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Since the introduction of 311, the ease of complaining about noise is certainly greater; but the frenetic pace of building in New York is also contributing to a skyrocketing number of complaints by residents that construction noise is out of control. The New York Post reports that complaints for after-hours construction work grew ten-fold between 2001 and 2006, from 635 to 6,160. After-hours construction is defined as work done before 7 a.m. or after 6 p.m. In a city where some occupants raise disputes over too-heavy footfalls by neighbors to epic residential battles, the introduction of power tools and the noisy work of construction is making some New Yorkers nuts.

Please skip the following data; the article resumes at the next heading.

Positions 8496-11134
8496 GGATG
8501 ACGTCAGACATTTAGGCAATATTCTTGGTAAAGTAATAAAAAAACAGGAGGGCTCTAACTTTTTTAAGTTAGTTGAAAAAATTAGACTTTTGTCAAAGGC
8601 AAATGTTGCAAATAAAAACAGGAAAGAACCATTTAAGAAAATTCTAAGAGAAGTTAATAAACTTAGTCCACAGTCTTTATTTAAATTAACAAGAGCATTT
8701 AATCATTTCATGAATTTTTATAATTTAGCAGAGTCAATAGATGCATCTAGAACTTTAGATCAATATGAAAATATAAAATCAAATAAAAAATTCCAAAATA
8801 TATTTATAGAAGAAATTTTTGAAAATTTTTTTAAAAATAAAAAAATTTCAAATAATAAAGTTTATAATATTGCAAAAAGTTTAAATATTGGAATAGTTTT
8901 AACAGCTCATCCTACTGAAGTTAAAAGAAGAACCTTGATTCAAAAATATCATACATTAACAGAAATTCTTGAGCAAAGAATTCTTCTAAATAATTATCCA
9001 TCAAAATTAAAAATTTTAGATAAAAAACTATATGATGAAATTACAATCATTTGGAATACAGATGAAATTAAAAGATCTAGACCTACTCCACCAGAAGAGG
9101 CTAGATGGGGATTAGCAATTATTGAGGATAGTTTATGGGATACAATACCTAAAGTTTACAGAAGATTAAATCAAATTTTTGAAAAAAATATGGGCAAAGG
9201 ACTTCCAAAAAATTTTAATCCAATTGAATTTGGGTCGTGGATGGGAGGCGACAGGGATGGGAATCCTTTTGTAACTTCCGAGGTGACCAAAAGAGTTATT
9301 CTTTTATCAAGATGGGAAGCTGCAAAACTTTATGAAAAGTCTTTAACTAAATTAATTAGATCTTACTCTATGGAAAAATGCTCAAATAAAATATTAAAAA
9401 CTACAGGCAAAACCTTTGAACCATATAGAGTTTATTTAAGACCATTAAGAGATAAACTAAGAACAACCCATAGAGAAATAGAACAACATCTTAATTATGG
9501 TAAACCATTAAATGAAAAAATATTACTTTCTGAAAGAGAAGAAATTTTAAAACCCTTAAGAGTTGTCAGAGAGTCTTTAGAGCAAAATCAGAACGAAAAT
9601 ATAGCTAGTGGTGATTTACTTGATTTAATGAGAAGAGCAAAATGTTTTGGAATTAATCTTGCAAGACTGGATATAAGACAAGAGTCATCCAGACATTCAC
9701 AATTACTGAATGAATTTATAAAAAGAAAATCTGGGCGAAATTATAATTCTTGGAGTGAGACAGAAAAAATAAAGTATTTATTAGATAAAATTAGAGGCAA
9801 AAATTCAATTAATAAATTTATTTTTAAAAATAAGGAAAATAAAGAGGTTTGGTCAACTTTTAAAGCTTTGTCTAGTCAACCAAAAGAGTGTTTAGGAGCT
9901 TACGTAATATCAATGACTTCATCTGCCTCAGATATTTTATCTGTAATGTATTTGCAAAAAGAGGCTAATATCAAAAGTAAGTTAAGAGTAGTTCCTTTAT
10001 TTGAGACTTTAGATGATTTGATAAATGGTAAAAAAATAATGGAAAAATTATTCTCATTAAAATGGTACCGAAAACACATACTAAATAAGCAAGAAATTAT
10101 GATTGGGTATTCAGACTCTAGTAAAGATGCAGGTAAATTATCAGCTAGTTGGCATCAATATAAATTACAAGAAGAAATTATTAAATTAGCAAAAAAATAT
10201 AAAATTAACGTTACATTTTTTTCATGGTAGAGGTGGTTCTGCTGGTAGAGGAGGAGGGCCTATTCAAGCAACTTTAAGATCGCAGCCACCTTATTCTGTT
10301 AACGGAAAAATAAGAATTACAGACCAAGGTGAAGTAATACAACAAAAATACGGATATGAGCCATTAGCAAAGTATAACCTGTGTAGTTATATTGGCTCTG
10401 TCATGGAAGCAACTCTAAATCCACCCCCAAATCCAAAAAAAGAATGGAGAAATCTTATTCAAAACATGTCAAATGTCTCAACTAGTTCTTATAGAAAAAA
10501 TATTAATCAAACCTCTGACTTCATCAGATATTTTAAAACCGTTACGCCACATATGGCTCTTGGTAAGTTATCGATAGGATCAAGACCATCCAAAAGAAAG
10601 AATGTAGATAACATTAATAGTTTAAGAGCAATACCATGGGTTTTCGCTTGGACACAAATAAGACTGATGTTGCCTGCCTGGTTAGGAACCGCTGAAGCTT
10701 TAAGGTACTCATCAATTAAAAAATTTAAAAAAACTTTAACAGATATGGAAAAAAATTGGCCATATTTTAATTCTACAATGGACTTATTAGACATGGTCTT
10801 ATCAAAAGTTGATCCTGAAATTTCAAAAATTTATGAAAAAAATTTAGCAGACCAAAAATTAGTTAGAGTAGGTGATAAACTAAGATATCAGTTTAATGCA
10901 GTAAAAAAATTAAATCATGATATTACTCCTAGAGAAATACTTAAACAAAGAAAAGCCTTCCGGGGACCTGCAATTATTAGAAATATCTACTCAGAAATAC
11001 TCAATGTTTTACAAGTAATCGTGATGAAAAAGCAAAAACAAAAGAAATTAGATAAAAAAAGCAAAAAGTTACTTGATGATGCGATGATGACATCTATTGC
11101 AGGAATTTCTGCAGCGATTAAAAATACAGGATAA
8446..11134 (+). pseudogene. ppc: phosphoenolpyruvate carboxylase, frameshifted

"I got woken up at 1 a.m. the other night. A jackhammer or drill like a machine gun," complained a bleary-eyed Stacy Rauch, 48, a resident of 30 Park Ave., which has been under near-constant renovation since October 2005.

"I've gone through a bottle of Advil in three weeks, a 250-pill bottle, and that's not good for you."


We've endured months-long construction projects that had plaster dust falling from our ceilings, so we can certainly empathize with that woman. There's not much that can be done. The average response time to construction noise complaints was just under 40 days in 2006. That figure was reduced in the first months of 2007 to just over a week. Beginning in July, a new code is going into effect that requires "noise mitigation plans" when construction is being done in a building. We can't wait to hear more about that, or less.

(Construction on 4th Ave Park Slope, by Squid Ink at flickr)